Tonight I’m enjoying a unique wine from Ukraine. That’s right, Ukraine. This is the first wine I’ve ever tried from this country, which has a pretty tiny wine industry. The winery, Kolonist, is new to the Alberta market.
I had been tipped off about these wines by Margaux Burgess, proprietor of Lingua Vina, when I interviewed her a few weeks ago for an upcoming story on Georgian wine for Edify. (I’ll put up a post when the story is out.) We were chatting about wines from Georgia and the other areas around the Black Sea, and she mentioned these Ukrainian wines which are imported by Carl Steinke of Old Country Wines.
Ukraine’s winemaking industry is considerably more modern than Georgia’s ancient, 8000+ years of wine history, but it has still made wine for several hundred years. Monks started making wine in Ukraine in the 11th and 12th centuries, but numerous periods of war in this area knocked back Ukraine’s efforts at viticulture several times. Most recently, the First and Second World Wars had a devastating impact on Ukraine’s winemaking industry. The Soviet era spawned some increases in Ukraine’s wine production, but that was drastically reduced in the 1980s thanks to Gorbachev’s anti-alcohol policies. Ukraine’s winemaking industry has been in a steady state of decline for the past several decades.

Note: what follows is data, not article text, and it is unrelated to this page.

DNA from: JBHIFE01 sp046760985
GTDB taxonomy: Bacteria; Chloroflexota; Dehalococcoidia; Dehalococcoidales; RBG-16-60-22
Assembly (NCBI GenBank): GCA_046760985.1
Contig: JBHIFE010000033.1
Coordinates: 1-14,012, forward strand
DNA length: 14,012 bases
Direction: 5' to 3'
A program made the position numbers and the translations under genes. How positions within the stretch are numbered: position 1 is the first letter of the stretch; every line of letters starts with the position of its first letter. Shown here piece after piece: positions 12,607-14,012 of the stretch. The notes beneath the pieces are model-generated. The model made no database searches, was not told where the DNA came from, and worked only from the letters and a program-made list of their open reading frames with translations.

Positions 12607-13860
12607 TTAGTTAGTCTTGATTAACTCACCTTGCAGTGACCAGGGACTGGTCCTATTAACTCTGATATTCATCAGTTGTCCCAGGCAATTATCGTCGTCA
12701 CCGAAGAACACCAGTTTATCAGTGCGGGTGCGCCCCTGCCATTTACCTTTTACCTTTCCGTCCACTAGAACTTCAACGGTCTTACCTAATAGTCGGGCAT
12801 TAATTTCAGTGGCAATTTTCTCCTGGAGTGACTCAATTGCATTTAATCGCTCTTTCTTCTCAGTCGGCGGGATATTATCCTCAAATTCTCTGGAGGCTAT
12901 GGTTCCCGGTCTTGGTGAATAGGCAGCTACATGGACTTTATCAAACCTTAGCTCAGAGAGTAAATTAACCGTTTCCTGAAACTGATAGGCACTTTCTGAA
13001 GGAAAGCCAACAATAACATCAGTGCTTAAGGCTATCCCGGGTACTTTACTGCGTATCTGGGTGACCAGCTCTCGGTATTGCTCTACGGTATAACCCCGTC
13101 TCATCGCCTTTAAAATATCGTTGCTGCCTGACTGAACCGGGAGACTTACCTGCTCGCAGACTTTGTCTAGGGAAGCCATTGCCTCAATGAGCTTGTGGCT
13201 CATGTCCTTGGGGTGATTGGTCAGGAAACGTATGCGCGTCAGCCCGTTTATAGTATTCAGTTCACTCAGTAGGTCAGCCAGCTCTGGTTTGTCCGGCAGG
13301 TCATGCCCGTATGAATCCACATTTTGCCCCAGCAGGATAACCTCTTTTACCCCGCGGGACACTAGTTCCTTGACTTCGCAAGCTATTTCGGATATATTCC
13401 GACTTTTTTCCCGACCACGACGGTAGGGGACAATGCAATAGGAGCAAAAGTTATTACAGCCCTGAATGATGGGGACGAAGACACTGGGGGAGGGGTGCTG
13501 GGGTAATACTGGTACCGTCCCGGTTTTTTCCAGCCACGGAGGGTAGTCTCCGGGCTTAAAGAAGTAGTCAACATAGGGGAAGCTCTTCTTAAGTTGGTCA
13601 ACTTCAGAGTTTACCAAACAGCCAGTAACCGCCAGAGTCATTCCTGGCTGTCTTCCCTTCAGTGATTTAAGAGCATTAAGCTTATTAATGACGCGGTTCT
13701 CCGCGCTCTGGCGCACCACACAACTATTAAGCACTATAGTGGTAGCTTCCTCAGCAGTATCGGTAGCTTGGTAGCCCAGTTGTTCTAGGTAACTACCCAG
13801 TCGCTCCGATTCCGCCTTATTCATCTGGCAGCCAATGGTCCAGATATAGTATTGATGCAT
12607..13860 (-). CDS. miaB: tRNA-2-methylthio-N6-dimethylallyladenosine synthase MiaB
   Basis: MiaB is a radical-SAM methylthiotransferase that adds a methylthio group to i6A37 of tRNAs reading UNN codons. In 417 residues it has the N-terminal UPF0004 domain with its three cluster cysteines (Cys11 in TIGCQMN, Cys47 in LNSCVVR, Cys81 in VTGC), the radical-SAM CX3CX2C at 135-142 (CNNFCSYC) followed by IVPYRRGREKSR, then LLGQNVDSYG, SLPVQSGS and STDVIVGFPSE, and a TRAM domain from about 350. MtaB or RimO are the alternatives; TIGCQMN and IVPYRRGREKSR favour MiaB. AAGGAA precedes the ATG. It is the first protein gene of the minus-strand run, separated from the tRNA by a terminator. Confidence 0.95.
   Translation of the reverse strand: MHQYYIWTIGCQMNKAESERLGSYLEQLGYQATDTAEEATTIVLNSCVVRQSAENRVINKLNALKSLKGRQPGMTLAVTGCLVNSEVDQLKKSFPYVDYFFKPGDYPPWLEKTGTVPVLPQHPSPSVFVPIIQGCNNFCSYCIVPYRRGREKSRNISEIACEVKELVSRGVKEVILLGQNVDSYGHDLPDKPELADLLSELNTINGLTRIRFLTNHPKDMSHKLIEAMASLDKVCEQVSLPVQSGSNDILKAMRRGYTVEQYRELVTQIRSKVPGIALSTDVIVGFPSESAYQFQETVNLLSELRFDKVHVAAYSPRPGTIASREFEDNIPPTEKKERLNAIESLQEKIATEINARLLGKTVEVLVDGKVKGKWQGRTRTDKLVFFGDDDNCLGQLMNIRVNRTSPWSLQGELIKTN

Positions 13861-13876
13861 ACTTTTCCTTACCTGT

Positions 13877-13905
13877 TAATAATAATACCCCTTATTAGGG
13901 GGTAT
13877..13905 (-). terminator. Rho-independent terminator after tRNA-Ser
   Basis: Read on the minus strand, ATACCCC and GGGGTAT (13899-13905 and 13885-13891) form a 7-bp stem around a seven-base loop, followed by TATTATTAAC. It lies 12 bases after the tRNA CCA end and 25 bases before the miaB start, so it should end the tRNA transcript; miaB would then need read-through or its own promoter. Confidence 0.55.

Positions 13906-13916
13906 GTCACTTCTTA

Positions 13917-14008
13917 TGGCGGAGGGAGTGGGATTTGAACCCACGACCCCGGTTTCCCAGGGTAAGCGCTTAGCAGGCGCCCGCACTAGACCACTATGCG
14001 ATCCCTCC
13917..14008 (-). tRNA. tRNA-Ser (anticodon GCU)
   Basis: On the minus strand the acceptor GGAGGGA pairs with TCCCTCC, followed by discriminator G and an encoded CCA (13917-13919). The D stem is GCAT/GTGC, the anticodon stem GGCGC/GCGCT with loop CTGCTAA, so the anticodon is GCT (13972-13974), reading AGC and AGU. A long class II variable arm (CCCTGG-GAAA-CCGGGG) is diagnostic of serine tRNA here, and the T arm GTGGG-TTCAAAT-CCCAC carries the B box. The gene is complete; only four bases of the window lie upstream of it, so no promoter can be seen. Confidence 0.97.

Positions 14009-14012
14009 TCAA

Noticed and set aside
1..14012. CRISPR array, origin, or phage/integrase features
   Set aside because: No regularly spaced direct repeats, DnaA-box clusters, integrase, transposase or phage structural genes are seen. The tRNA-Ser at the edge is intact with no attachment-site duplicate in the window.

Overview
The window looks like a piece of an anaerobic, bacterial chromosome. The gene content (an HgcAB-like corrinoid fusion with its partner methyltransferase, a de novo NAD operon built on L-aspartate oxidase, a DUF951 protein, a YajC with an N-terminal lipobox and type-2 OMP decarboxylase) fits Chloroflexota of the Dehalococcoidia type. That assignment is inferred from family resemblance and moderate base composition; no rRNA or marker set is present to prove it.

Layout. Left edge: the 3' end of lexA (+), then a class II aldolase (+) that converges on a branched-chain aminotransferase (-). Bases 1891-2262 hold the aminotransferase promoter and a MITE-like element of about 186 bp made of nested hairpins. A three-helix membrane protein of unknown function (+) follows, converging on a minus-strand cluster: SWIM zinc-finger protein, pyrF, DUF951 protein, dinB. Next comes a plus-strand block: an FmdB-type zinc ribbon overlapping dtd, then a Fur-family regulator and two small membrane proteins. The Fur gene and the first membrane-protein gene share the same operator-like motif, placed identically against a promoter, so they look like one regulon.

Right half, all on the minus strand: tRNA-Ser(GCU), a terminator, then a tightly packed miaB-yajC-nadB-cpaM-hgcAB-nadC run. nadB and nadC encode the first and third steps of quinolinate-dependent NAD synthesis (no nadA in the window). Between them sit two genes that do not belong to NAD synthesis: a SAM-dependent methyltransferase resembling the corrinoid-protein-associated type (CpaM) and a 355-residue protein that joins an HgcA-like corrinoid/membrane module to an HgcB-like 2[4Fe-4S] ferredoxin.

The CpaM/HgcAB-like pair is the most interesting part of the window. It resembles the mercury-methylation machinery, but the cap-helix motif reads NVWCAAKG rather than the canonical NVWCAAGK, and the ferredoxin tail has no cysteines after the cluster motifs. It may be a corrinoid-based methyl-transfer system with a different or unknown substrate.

Kolonist Winery is owned an operated by Ivan and Svitlana Plachkov, descendants of Bulgarian colonists that preserved the winemaking heritage of their Thracian ancestors. There’s a cute video on Old Country Wines’ website here, showing a brief overview of Kolonist. It’s quite inspiring to hear their story and to see the dedication and ambition that they have for winemaking – it will take leaders like them to spur a larger revival of Ukraine’s winemaking industry as a whole.
Ukraine mostly grows Vinifera varieties, along with some other ancient varieties from this area (like Rkatsiteli and Saperavi), as well as a few uniquely Ukrainian hybrid varieties. The Odessa Black (Odeskyi Chornyi) is one of these hybrids, developed at the Tairov Institute for Viticulture and Oenology in Odessa.
“Black” is certainly an apt name for the wine, as this is an inky dark red-purple wine. The aromas are similarly purple-black fruits like mulberry, blueberry and blackberry, along with a wallop of fresh tobacco leaf – it’s like taking a big whiff of a fresh cigar. The palate is light but juicy, with zippy high acidity and some bitter tannins on the finish, a lot of acrid tobacco smoke flavours and fresh cherry juice.
Once it has been open for a while, the tobacco and smoke overtones fade a little bit, but are still quite pronounced. If you’re a fan of port, particularly LBVs, you will probably like this wine. It’s quite unique and I can honestly say I haven’t had anything quite like it – which is exactly what I was hoping for, given that this is my first time tasting both a Ukrainian wine and a Ukrainian varietal.
Overall I was pleasantly surprised. It’s quite quaffable! I just wish I had paired it with some char-grilled red meat, because this would do very well paired with something cooked over an open flame. I was also happy that it’s not at all sweet, like a lot of the reds from this area – like Moldova and Georgia – tend to be. Some people really like sweet reds but they just aren’t for me.
Name: Kolonist Odessa Black
Grape: 100% Odeskyi Chornyi (Odessa Black)
Taste: blueberry, mulberry and a wallop of fresh tobacco leaf
Texture: plummy fruit with a zingy core of acidity surrounded by an acrid tannic overcoat